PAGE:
In addition to getting new readers to your blog, you will also want to make sure your current readers are coming back. This is where email marketing plays a big role. By collecting the email addresses of your visitors (with their permission of course), you can then notify them when you post something new on your blog. This keeps people coming back to your blog, which not only gives you more readers over time, it also allows you to build a closer relationship with your readers.
Outstanding Customer Service. Bluehost’s customer service is 100% US-based. With hold times that average less than 30 seconds and 100% in-house, on-site staff in their Texas offices, you can rest assured that the person helping with your site knows how to help. In other words, if you have any questions, they will help you through the entire set-up process.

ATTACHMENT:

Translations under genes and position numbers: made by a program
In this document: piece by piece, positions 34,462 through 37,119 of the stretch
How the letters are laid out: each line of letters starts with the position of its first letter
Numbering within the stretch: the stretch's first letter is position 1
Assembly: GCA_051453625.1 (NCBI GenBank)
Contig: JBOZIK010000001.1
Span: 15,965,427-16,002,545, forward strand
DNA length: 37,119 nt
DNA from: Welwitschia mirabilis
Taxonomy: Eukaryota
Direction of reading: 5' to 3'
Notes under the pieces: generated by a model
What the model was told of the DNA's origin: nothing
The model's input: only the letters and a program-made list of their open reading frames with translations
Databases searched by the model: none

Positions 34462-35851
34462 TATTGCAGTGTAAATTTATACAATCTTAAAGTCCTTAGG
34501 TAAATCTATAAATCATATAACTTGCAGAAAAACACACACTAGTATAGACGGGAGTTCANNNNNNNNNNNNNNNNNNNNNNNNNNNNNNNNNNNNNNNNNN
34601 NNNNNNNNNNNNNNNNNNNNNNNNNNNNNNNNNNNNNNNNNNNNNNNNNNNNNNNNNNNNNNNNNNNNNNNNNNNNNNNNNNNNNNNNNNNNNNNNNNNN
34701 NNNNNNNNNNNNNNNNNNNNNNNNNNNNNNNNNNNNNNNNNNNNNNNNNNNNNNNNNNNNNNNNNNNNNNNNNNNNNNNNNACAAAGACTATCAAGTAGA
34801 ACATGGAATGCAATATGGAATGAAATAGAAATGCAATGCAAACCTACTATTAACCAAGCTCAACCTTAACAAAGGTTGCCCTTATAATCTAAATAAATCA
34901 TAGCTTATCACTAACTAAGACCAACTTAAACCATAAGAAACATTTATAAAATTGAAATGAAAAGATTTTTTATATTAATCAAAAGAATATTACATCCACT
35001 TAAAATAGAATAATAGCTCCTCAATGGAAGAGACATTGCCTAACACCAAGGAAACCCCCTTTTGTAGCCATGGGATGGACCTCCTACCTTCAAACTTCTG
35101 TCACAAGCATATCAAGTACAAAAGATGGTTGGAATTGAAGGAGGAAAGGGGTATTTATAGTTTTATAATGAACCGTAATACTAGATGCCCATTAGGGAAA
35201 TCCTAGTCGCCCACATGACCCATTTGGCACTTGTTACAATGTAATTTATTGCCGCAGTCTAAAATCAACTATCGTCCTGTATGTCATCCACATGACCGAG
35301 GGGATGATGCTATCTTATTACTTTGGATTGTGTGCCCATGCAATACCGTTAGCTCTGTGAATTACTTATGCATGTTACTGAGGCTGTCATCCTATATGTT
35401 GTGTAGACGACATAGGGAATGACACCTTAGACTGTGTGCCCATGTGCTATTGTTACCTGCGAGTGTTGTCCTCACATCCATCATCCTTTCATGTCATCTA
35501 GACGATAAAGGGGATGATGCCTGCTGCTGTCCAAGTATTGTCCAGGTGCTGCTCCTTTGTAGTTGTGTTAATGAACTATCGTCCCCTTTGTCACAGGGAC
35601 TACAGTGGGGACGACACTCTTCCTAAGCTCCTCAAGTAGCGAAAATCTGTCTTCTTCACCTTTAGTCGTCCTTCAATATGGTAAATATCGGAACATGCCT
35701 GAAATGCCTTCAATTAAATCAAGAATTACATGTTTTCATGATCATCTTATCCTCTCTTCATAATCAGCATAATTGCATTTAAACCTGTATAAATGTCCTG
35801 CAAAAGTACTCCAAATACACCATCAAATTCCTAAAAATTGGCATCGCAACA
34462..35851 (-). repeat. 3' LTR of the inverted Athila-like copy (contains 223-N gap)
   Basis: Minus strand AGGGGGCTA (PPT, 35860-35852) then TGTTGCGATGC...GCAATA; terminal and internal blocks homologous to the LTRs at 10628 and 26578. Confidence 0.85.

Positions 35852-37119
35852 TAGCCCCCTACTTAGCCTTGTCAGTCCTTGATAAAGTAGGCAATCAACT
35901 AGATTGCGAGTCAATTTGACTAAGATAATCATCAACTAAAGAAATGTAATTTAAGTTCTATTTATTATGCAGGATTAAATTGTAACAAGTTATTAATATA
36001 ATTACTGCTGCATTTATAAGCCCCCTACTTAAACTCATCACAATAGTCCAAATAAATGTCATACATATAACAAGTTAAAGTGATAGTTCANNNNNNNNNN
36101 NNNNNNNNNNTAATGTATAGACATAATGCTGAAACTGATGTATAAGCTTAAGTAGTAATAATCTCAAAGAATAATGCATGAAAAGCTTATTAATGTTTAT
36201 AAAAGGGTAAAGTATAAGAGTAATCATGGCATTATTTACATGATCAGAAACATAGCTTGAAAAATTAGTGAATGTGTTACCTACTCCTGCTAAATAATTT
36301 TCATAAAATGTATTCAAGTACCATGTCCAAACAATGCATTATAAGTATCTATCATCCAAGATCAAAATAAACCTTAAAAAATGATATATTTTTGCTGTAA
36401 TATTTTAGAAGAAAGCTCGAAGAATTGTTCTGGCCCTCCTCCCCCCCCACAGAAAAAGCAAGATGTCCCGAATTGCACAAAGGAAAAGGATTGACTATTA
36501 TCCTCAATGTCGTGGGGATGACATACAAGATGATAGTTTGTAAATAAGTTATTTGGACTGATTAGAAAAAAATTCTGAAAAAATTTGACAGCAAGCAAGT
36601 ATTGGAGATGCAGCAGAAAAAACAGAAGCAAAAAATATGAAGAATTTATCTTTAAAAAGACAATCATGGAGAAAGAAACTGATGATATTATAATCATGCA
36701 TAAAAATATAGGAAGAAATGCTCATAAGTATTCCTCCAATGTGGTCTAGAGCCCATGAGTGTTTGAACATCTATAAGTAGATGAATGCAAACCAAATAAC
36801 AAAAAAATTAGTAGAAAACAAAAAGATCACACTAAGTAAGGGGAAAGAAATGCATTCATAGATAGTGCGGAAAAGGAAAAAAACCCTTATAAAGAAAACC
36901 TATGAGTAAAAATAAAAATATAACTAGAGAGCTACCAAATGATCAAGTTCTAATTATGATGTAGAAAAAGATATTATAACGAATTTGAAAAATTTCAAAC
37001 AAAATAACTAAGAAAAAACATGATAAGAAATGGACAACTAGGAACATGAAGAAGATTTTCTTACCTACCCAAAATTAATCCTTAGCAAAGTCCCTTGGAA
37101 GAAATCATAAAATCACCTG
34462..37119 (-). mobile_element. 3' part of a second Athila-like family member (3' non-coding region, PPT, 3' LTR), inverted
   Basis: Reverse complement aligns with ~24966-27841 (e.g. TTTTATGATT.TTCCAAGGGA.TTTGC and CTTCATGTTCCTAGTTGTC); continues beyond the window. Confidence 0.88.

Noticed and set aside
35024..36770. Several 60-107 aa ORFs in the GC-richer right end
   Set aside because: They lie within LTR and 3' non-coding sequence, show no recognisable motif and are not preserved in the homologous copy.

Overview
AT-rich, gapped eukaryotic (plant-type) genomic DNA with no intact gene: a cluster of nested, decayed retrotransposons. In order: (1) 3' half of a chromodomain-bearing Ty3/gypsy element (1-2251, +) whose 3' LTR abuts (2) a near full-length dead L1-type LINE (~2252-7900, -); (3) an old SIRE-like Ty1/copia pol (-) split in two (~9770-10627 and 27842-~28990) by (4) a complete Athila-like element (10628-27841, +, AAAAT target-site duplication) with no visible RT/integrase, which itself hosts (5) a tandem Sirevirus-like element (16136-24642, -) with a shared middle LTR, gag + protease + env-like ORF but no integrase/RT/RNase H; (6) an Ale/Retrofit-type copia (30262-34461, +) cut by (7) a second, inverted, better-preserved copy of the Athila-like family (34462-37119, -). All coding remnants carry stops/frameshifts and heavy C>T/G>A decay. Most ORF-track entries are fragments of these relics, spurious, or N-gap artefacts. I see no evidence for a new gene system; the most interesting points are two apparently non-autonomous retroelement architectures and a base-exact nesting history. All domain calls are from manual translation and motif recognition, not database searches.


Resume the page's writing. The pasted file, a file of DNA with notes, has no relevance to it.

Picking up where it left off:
25. Products – You can create your own product, such as an ebook or computer software. You would then use your blog as a promotion tool to get people to buy your product. As long as you create a legitimate product with a whole lot of value, you should be able to get some buyers, but like everything else with a blog, you’ll need the traffic to get the sells.
It’s hard to get noticed when you cover topics on a broad scale. Everyone has their own set of problems, and every blog is trying to solve them. What you need is a niche that will help you target a specific market in the broader topic your niche belongs in. It’s important for you to define your niche before you start blogging or in the early stages of your blog, at the very least.